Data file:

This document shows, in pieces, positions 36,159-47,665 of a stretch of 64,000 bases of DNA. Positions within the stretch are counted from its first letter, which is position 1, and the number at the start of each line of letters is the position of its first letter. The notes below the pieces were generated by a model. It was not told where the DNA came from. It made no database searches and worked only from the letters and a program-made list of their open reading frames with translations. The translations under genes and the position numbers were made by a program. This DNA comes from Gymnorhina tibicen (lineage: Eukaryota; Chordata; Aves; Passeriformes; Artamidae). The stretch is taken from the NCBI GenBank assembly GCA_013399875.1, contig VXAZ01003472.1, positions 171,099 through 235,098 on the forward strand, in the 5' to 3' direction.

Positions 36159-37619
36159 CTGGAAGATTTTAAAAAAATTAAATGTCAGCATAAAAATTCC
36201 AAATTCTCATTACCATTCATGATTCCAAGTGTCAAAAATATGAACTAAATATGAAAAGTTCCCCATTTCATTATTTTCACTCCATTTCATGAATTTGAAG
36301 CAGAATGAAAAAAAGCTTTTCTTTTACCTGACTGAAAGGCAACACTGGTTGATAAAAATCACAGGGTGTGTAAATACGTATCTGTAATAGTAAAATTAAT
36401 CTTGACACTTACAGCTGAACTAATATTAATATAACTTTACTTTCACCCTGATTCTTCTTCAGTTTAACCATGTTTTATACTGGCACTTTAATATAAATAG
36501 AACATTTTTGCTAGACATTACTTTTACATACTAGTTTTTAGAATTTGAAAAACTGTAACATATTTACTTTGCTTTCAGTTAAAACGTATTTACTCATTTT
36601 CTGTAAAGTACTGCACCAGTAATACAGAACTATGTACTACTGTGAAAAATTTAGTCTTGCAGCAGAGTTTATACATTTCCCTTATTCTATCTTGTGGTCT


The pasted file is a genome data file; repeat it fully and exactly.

This document shows, in pieces, positions 36,159-47,665 of a stretch of 64,000 bases of DNA. Positions within the stretch are counted from its first letter, which is position 1, and the number at the start of each line of letters is the position of its first letter. The notes below the pieces were generated by a model. It was not told where the DNA came from. It made no database searches and worked only from the letters and a program-made list of their open reading frames with translations. The translations under genes and the position numbers were made by a program. This DNA comes from Gymnorhina tibicen (lineage: Eukaryota; Chordata; Aves; Passeriformes; Artamidae). The stretch is taken from the NCBI GenBank assembly GCA_013399875.1, contig VXAZ01003472.1, positions 171,099 through 235,098 on the forward strand, in the 5' to 3' direction.

Positions 36159-37619
36159 CTGGAAGATTTTAAAAAAATTAAATGTCAGCATAAAAATTCC
36201 AAATTCTCATTACCATTCATGATTCCAAGTGTCAAAAATATGAACTAAATATGAAAAGTTCCCCATTTCATTATTTTCACTCCATTTCATGAATTTGAAG
36301 CAGAATGAAAAAAAGCTTTTCTTTTACCTGACTGAAAGGCAACACTGGTTGATAAAAATCACAGGGTGTGTAAATACGTATCTGTAATAGTAAAATTAAT
36401 CTTGACACTTACAGCTGAACTAATATTAATATAACTTTACTTTCACCCTGATTCTTCTTCAGTTTAACCATGTTTTATACTGGCACTTTAATATAAATAG
36501 AACATTTTTGCTAGACATTACTTTTACATACTAGTTTTTAGAATTTGAAAAACTGTAACATATTTACTTTGCTTTCAGTTAAAACGTATTTACTCATTTT
36601 CTGTAAAGTACTGCACCAGTAATACAGAACTATGTACTACTGTGAAAAATTTAGTCTTGCAGCAGAGTTTATACATTTCCCTTATTCTATCTTGTGGTCT